Wound repair firm scales up
It was way back in January 2008 that the then Wellington-based biomedicine company Mesynthes raised its first seed capital and set its sights on the global “soft tissue regeneration” materials market.
Now with 35 staff, US Food and Drug Administration (FDA) approval for one product and approval pending for another, plus an established distribution network into the world’s biggest biomedical market, the USA, the future is looking bright.
In layman’s terms, Mesynthes is developing and delivering safe and effective new materials to help with human tissue repair and healing.
Founder and CEO Brian Ward says the venture was launched in the belief that there was a growing need for such materials, and in the knowledge that he had found an unlikely – and, in New Zealand, also a plentiful – source for them: the fore-stomach of ruminants such as cows.
From starting in a small leased space at Industrial Research in Wellington, Mesynthes recently graduated to a new warehouse in Auckland which Ward hopes will meet the company’s needs for at least the next five years.
Current staffing levels allow Mesynthes to cover all the bases, from back-office to R&D and from manufacturing to the all-important regulatory compliance, Ward says.
“We’ve changed a lot over the last two years. We’ve broadened out across all functions.
“Mesynthes’ biggest challenge has been recruiting quality and qualified people, especially in areas such as Good Manufacturing Practices (GMP) and compliance. That was one of the primary drivers for the company’s shift to Auckland, he says.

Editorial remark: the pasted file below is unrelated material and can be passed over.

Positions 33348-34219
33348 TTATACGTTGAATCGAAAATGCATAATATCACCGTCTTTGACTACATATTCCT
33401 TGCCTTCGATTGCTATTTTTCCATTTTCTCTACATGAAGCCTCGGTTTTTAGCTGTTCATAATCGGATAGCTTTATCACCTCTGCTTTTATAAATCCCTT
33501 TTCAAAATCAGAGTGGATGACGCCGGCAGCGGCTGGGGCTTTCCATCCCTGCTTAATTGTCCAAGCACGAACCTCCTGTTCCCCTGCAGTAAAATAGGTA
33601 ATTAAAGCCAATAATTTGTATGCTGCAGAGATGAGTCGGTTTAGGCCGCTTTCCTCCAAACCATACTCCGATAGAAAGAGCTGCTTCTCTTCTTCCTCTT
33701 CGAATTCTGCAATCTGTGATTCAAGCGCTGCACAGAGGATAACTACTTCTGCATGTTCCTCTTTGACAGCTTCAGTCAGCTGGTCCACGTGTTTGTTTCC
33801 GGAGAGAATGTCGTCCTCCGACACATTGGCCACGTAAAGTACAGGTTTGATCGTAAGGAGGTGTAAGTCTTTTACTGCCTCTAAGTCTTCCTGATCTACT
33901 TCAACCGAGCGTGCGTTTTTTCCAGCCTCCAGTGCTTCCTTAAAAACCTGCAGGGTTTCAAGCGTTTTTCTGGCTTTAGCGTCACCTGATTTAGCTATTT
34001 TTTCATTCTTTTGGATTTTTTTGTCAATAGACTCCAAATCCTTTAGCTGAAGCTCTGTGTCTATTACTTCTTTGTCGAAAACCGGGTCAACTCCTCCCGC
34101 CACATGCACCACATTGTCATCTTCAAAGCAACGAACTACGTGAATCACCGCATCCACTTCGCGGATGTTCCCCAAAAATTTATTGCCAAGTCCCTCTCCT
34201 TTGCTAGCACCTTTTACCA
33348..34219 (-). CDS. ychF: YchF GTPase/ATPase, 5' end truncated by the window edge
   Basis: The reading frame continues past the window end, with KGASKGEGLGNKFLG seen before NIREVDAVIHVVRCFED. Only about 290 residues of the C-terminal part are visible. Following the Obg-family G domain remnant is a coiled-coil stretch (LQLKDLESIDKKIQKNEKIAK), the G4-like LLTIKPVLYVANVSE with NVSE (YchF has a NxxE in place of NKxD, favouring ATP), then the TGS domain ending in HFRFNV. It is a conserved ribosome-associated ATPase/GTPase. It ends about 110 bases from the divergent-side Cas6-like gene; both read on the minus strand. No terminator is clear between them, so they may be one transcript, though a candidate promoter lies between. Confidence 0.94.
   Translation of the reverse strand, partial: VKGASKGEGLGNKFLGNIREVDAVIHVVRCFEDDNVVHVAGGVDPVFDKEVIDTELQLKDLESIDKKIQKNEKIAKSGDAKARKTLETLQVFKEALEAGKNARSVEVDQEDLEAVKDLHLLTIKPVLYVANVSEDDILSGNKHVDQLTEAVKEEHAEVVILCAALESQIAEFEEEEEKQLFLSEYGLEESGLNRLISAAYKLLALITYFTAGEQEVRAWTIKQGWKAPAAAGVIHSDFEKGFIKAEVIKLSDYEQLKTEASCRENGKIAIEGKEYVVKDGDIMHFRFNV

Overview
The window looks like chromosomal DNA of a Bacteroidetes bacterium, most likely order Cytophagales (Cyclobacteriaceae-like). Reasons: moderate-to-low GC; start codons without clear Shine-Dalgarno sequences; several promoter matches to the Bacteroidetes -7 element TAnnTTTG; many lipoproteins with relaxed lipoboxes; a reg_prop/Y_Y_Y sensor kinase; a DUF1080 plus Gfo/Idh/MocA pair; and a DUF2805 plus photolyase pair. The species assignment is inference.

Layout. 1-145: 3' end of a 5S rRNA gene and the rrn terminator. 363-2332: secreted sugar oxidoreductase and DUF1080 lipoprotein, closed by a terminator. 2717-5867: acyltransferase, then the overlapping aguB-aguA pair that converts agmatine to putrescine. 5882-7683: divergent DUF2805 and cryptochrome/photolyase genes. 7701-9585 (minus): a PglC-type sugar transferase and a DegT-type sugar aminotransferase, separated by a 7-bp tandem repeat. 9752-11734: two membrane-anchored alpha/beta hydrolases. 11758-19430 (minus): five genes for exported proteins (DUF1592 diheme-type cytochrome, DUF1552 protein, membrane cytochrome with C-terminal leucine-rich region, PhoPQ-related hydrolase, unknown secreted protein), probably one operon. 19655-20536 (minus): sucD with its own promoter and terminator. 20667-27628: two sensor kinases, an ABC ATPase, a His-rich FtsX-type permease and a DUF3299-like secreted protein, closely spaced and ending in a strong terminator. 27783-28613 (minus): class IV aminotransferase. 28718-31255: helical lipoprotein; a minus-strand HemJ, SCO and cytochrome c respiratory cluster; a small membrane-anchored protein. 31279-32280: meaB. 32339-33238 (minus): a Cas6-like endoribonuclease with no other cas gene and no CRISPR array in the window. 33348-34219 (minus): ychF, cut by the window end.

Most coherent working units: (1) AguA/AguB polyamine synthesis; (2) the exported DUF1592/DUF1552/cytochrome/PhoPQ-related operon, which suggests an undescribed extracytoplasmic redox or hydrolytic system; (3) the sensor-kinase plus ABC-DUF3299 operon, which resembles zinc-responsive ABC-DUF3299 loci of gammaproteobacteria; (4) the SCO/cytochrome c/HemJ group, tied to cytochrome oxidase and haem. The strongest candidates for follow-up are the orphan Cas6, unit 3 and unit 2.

The benefits are already being realised, with improved access to both international and local skills pools.Ward is a veterinarian by training and a member of the UK’s Royal College of Veterinary Surgeons.
But his business chops are far from shabby. He has an MBA and has worked in a range of roles with industry giants such as SmithKline Beecham.
He has also managed investment for the Foundation for Research Science and Technology, and was a founding CEO of biotechnology industry group NZBio.
He’s not prepared to talk about Mesynthes’ sales figures, but will say he is pleased with growth to date and that the company is on track to be where he wants it in five years’ time.
After launching its Endofrom Dermal Template external wound-care product last year, Mesynthes doubled down with research into a product for use inside the body.
These regenerative tissue substitutes are suitable for a range of soft tissue reinforcement and repair applications, but Ward points to abdominal reconstruction of hernias as a major opportunity.
After expected FDA clearance for that product by the end of this year a commercial launch should happen in 2015, he says.
For many Kiwi businesses, developing great products is not the issue – getting them to market is the real challenge. But Mesynthes appears to have dealt with that neatly through carefully chosen partnerships.
Endoform is distributed by Chicago-based global medical company Hollister. Ward won’t reveal who will distribute the new abdominal wall product, except to indicate a partner based on the east coast of the US is already lined up.
Mesynthes is able to develop outside of those existing partnership agreements, but there are very good reasons for focusing on the US market first. “It has high standards, is a big market and is a great place to prove technology,” Ward says.
The Kiwi company has just successfully completed a $5 million capital raising and is “well funded at the moment”, its CEO says. However, other capital raising options are always being considered.
There’s good innovation in biomedicine in New Zealand and several companies are starting to see success, he says. It’s not easy, though, with funding being a major challenge, especially pre-revenue funding.
“It’s tough getting to market in life sciences,” Ward adds. Risks such as technology change, regulatory compliance and reimbursement uncertainty all weigh on the equation.
“The cycle time is quite long. When you get through those barriers though, the barrier to entry for competitors is quite high. Once you are in, you tend to do pretty well.”